Thoughts On the 2017 Australian Open

I write this on Monday, January 23rd, as we embark on the second week of the Australian Open. The quarterfinals are set, and things have not gone according to how they usually have the last few years in the top-heavy, upset-light tennis tours (especially on the men's side).

The top two men's seeds, Novak Djokovic and Andy Murray, both failed to reach the quarterfinals, the first time that has happened in a Grand Slam since the 2004 French Open. The top seed from the women's side is out, as well. So what has happened? What should we know? Let's take a look.

* Andy Murray lost to unseeded Mischa Zverev in a virtuoso, inventive performance on Zverev's part. It reminded me of Michael Chang's famous fourth round upset over Ivan Lendl at the 1989 French Open. In that match, Chang threw every trick in the book at Lendl, including serving underhanded. Zverev didn't go that crazy, but he did start heavily serve-and-volleying, a largely extinct tennis strategy. It worked. And it demonstrated a lesson I try to espouse over and over again in the space — if you need to pull off the big upset, you need to get aggressive and pull out your bag of tricks. You can't beat the heavies at their own game.

Zverev's assent to the quarterfinals is particularly out of nowhere. He's ranked 50th in the world, has never been ranked higher than 45th, and has zero titles on the ATP tour. Until this point, he had been well overshadowed by his brother Alex, nearly ten years his junior, ranked nearly 30 places ahead of Mischa, and with an ATP title to his credit.

* The surprise on the women's side is Coco Vandeweghe, who obliterated top seed Angelique Kerber, 6-2, 6-3. Vandeweghe has now won seven of her last nine matches after bolstering the U.S. to a berth in the Hopman Cup final two weeks ago. She's ranked 35th (she will be higher after this) and now gets to take on another Slam winner, 7th seed Garbine Muguruza, reigning French Open champ. If her name sounds familiar, she's the niece of '80s NBA player Kiki Vandeweghe. No word on whether there is a CooCoo or a Keke in the family.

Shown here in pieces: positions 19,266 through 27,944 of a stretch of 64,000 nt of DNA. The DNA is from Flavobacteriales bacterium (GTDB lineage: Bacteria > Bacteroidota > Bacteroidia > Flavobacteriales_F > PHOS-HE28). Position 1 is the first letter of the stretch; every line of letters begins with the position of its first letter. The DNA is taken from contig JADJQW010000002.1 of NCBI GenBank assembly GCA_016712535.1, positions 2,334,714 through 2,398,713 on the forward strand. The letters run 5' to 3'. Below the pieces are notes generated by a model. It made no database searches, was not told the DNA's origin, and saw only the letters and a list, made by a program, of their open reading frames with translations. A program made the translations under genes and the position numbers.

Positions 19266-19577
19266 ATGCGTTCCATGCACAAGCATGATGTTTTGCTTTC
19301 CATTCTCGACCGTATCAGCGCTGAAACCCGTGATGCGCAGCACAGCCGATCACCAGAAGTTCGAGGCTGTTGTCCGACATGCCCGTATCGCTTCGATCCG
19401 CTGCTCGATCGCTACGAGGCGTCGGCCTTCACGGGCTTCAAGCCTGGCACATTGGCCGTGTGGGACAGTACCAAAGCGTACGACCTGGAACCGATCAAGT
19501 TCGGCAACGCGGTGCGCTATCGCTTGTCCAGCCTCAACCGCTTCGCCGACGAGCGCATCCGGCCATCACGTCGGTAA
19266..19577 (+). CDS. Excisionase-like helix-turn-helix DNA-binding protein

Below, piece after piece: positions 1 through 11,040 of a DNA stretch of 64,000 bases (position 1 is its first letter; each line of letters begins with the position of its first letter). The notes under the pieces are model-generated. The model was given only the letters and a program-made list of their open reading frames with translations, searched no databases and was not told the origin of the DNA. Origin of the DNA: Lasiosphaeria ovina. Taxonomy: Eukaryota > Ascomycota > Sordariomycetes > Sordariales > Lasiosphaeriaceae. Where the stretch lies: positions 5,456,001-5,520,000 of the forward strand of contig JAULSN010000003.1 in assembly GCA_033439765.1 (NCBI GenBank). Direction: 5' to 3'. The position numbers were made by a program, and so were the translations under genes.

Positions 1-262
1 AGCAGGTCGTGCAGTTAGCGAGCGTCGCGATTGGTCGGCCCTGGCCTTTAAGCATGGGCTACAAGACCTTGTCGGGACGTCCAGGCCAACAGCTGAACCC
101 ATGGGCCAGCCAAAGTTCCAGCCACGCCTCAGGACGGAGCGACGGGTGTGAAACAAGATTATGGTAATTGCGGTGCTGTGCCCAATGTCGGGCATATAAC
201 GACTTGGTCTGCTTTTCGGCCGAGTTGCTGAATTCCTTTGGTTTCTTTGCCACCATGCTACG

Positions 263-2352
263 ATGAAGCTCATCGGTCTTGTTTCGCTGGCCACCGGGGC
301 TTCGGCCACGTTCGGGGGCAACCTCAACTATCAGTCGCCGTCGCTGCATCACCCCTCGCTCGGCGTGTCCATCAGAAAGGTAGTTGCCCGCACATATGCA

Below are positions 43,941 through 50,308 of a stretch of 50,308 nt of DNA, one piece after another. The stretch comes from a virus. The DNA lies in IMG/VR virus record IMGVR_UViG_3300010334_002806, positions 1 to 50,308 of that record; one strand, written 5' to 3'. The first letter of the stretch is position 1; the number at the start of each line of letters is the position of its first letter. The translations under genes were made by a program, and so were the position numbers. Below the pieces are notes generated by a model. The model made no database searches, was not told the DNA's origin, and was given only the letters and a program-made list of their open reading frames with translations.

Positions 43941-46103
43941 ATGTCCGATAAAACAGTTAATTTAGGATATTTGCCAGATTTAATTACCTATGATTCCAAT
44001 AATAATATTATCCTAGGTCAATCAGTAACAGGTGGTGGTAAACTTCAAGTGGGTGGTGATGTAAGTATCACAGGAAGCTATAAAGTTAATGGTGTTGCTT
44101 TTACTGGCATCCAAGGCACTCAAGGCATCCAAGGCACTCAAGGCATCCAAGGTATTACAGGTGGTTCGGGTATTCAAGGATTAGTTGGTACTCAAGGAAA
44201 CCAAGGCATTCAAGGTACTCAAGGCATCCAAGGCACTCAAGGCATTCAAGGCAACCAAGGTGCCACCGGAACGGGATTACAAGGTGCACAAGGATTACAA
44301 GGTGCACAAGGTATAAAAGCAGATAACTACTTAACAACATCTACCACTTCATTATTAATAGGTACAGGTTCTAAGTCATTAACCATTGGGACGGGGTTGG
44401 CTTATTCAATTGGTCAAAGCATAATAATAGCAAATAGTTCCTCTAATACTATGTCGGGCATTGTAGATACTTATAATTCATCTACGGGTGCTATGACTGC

* With Murray and Djokovic out, I was hoping for some fresh faces in the winner's circle, but that might not be the case. Two of the remaining quarterfinalists are none other than Rafael Nadal and Roger Federer. Nadal has fallen to ninth in the rankings and hasn't won a major since the 2014 French Open. Federer is 35 and his last slam title came at Wimbledon in 2012. If these guys reassert themselves as the best in the game, 10 years or more after first doing so, that tells you how big the line is between the elite of men's tennis and the rest of the field. Federer is playing none other than Mischa Zverev in the quarterfinals.

* Possible next U.S. men's tennis star: Reilly Opelka. He wasn't even seeded in the qualifiers, but qualify he did, and he took 11th-seed David Goffin to five sets. Do you know who else has taken Goffin to five sets? No one in this tournament; he's in the quarterfinals having beaten everyone else in four or three sets. If you don't like that (John) Isner-esque American style of punishing serves being a player's calling card, you're not going to like Opelka. But I do.

* It hasn't been a great story for Americans on the junior side of the tournament drawsheet. The girls impressively saw four Americans seeded (top 16) for the tournament, but two of them lost in the first round and the other two are the only two Americans left in the field. The boys' side is more bleak for the Americans: only one seeded player, who promptly lost in the first round, leaving just one American boy left in the tourney, Alexandre Rotsaert, and he's only in the second round as of this writing. The girls remaining are 2nd-seeded Taylor Johnson and 13th seed Carson Branstine.

* All this Australian Open stuff has me wanting a Foster's. Who has a Foster's for me?

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